A total of 900 newborn Medicaid enrollees aged 0-28 days were chosen from 2,107,124 births for inclusion in the study. All patients, who were diagnosed with HSV infection during hospital admission, were born during Jan. 1, 2009–Dec. 31, 2015.

Susceptibility to primary HSV-1 infection among younger women has been attributed to an increase in oral sex practices over the past 2 decades, which is putting adolescents and young adults at greater risk of genital HSV-1 infection (J Infect Dis. 2007;196[12]:1852-9). As a result, more “primary or nonprimary genital HSV-1 infections among childbearing women” are believed to be the likely cause for the increasing numbers of neonatal HSV cases, the authors speculated, citing a recent study (J Infect Dis. 2014 Feb 1;209[3]:315-7).

HSV, a rare infection typically contracted immediately before or after birth, has both high morbidity and mortality rates; transmission rates “after exposure and during delivery increase from 2% in recurrent infection to 25% and 60% in nonprimary and primary infections, respectively,” Dr. Mahant and his colleagues noted.

Over the study period, disease incidence grew from 3.4/10,000 births in 2009 (1/2,941 births) to 5.3/10,000 births in 2015 (1/1,886 births).

Dr. Mahant and his associates noted several limitations in the study that might explain the increase in incidence.

ICD diagnosis codes, which they characterized as imperfect in their ability to correctly identify neonatal HSV infections, may have led researchers to include infants who were not actually infected or (less likely) to have excluded infants who were infected. States participating in the MarketScan Medicaid Database also may have changed over the study period. Incomplete follow-up after hospitalization made it impossible to track infants who had changed insurers, moved to other states, or died during the study. They also cautioned that outcomes may not be transferable to the general population because outcomes were specific to Medicaid enrollees.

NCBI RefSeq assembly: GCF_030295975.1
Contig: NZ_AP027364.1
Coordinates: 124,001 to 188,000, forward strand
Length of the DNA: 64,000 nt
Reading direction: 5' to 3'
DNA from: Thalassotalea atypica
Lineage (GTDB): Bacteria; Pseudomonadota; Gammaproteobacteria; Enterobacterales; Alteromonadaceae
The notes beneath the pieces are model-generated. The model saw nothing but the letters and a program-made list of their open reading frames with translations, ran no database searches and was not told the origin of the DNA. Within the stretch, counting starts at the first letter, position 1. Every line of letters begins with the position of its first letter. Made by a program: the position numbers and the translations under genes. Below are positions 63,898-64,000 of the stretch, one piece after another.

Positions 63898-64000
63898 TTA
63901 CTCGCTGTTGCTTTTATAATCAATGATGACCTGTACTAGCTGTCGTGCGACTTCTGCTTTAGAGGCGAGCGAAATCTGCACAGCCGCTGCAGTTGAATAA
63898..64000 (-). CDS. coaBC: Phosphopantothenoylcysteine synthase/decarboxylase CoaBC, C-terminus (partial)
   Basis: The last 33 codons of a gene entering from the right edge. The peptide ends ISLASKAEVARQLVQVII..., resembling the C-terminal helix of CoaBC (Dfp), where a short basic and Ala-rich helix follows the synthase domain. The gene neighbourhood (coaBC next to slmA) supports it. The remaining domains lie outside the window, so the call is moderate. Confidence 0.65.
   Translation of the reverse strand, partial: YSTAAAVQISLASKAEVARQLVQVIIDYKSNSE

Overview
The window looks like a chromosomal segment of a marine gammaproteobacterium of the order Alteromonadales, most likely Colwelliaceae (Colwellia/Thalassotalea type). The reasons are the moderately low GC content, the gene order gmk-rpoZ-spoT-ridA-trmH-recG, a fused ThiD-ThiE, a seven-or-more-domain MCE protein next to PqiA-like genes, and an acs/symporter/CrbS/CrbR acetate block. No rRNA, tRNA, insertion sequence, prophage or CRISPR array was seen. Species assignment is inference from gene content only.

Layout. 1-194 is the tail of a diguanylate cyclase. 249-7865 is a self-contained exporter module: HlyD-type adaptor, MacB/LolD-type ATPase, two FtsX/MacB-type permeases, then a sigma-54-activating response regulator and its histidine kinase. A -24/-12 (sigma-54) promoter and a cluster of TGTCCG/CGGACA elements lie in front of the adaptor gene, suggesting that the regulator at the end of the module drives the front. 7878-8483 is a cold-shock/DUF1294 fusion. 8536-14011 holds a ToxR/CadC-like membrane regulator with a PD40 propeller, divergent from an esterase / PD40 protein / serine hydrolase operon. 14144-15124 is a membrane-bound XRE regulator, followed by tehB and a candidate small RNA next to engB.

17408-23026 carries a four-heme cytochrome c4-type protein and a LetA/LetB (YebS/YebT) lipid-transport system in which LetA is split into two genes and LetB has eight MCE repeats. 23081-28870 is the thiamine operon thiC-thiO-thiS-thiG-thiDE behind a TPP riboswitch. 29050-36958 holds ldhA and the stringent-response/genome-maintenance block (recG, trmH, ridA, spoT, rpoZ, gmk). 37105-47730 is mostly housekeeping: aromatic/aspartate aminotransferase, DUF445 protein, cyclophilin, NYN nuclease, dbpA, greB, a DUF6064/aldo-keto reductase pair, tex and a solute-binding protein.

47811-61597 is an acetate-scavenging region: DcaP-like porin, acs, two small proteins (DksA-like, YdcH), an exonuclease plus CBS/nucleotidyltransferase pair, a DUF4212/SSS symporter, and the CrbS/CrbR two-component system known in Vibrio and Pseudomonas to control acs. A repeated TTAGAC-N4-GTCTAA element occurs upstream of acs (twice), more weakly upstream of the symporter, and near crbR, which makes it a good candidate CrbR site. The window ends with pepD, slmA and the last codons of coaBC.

The total cost for initial hospitalization and treatments provided during 6 months of follow-up was $60,620,431 ($87,602 median cost per patient) for the cohort of 900 infants. This is significant given that the authors reported a median length of stay of 18 days for initial hospitalization. Of the 846 patients discharged (54, or 6%, died during initial hospitalization), follow-up data was available for 692 (81%). A total of 316 (46%) infants required at least one subsequent visit to the emergency room, and another 112 (16%) experienced at least one hospital readmission.

That Dr. Mahant and his colleagues “observed high health care use and associated payments over the first 6 months, including and after hospitalization for neonatal HSV” suggests that there is a need for comprehensive, coordinated care once neonatal patients receive a diagnosis of HSV.

“Public health strategies that are targeted on disease prevention and early diagnosis and treatment are needed,” they advised.

The authors had no relevant financial disclosures. The study was funded by the National Institutes of Health.

SOURCE: Mahant S et al. Pediatrics. 2019 Mar. doi: 10.1542/peds.2018-3233.

Next Article: